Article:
It means that any attempt to define ‘better’ and worse’ ways of teaching is a futile exercise, partly because there are just too many to categorise usefully – and partly because learning itself is so diverse and personal a process that it is impossible to judge what works and what doesn’t in any universal sense.

Finally, this might also allow us to achieve a degree of peace in the ever-churning cauldron of conscience regarding what we ’ought to do’, and how we justify it. There will be as many acceptable answers as there are reflective practitioners. My conclusions that traditional methods work best (for me – and hopefully my pupils) derive purely from my own experience, and there is little that can match that experience when it comes to individual decision-making.

In my case, my continuous learning has been in the fields of my musical and model-making activities (and much reading), all of which are learning-dense and where I constantly put myself in the shoes of the learner. For example, when I started learning the violin several years ago, I took online lessons which I followed roughly weekly – with associated practice. While I did have some useful prior experience (the mandolin shares a lot with the violin), there is no doubt in my  mind that progress was most rapid and focused when I was being shown precisely what to do, and given exercises to allow me repeatedly to imitate and develop. There were aspects of technique that I simply would have not discovered – at least nowhere near as quickly and accurately as by being shown them by an expert.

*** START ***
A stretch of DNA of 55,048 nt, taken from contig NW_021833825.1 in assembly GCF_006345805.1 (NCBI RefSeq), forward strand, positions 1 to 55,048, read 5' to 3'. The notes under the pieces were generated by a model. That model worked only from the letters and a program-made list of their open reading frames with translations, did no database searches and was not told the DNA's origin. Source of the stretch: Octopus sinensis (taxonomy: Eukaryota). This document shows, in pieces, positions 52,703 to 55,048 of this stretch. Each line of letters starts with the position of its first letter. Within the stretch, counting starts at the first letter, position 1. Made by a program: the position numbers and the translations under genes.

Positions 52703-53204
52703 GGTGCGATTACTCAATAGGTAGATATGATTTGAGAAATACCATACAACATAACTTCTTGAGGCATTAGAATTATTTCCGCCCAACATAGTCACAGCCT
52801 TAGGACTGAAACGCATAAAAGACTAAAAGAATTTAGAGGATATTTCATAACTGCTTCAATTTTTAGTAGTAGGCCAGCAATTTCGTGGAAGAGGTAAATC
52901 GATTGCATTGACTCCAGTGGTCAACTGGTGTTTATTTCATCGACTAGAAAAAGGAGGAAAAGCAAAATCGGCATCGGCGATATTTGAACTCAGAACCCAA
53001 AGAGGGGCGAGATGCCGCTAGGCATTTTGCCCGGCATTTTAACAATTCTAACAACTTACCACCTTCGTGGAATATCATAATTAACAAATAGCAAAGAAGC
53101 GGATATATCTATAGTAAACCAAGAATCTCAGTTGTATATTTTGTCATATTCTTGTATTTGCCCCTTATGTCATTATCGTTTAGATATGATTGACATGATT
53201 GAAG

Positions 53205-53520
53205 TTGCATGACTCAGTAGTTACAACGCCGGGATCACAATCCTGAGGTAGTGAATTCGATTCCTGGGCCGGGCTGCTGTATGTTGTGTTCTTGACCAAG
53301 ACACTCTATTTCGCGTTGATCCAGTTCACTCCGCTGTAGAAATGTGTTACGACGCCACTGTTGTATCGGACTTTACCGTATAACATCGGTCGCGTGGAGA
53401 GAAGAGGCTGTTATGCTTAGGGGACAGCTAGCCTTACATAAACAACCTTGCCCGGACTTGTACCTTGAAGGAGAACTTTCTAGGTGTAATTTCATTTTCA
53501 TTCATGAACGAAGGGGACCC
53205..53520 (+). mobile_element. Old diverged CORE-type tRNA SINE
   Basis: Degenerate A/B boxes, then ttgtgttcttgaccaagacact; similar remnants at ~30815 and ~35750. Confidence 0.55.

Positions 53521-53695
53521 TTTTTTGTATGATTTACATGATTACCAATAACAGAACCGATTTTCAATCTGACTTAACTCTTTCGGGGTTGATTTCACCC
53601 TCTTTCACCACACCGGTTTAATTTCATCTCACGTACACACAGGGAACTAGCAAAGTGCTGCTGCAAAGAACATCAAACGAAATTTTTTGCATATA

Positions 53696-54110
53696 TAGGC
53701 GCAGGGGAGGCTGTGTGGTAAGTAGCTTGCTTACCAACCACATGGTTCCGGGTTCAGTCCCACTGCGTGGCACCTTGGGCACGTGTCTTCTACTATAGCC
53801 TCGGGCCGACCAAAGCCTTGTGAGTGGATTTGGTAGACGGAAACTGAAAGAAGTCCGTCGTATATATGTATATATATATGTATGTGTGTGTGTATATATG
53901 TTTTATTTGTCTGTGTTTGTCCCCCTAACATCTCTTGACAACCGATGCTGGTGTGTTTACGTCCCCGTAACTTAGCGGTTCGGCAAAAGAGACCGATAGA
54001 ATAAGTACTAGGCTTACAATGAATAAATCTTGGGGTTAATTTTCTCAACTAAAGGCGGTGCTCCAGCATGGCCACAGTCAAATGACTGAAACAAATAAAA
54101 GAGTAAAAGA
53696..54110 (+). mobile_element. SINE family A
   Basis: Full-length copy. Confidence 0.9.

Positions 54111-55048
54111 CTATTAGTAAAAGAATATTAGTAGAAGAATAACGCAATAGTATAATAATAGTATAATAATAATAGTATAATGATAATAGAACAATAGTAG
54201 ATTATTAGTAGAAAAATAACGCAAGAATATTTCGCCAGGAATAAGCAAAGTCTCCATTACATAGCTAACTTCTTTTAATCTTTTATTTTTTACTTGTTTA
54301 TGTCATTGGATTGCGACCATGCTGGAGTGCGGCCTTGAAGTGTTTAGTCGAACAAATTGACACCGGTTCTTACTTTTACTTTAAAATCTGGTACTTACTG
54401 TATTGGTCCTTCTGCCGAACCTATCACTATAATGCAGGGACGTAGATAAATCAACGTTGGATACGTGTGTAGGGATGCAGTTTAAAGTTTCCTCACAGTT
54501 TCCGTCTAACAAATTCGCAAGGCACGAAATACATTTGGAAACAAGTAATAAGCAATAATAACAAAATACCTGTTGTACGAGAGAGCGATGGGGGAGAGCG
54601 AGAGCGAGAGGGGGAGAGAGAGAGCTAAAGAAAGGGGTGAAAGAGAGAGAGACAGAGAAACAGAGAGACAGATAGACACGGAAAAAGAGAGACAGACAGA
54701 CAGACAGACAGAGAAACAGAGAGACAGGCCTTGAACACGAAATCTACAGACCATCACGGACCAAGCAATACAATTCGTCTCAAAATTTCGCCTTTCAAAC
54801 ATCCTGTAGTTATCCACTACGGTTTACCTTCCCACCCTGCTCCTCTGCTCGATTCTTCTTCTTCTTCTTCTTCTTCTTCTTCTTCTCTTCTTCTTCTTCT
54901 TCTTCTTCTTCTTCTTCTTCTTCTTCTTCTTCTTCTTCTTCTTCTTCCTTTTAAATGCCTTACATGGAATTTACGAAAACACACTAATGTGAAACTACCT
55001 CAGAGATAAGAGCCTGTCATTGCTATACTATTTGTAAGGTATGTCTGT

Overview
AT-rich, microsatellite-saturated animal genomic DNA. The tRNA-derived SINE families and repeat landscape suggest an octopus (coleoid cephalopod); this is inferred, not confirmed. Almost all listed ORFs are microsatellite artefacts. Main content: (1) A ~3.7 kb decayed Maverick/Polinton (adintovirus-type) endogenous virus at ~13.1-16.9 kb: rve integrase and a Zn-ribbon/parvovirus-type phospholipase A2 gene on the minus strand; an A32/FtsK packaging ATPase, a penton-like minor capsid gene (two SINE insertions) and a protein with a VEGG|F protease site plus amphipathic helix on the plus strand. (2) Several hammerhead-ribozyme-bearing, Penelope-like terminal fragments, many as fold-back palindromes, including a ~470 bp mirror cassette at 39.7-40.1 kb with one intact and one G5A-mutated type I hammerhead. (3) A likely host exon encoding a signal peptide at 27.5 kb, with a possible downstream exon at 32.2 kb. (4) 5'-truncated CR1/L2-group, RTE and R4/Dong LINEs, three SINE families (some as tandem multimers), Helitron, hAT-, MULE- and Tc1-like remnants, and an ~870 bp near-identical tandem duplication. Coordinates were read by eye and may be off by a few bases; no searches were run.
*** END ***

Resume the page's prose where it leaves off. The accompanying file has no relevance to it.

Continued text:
In recent years, I have stopped the lessons, and have allowed my ‘learning’ to be more serendipitous and self-guided. The result is that I have made nowhere near as much progress as I was doing under tuition; I have fallen into some bad habits and have probably not developed the degree of further proficiency that might have been expected. While learning through ‘idle play’ is less pressurised and in some ways more pleasurable, it is simply not delivering the results of a more formal programme – despite the fact that I do now have a degree of proficiency that I can bring to bear on the matter.

I am certainly not going to claim that this is cast-iron proof that direct instruction always works best, although I have had a couple of other recent experiences where ‘guide on the side’ style teaching has simply left me feeling I had never got to grips with the nuts-and-bolts of the topic we were supposedly studying.

According to my own logic, there will be as many answers to this question as there are people asking it – but I would suggest that I really don’t need much more evidence or justification for why I hold the views I do, and why I teach the way I do. It is also why attempts to create consensus about what is great teaching (whether online or elsewhere) stand about as much chance of success as those of defining great Art.

While we do have a responsibility to consider the individual needs of our students, I think it is perhaps unrealistic to expect teachers to operate in ways that make no personal sense to them, any more than we do artists. And we need to accept that this is all the justification that can, or needs to be given.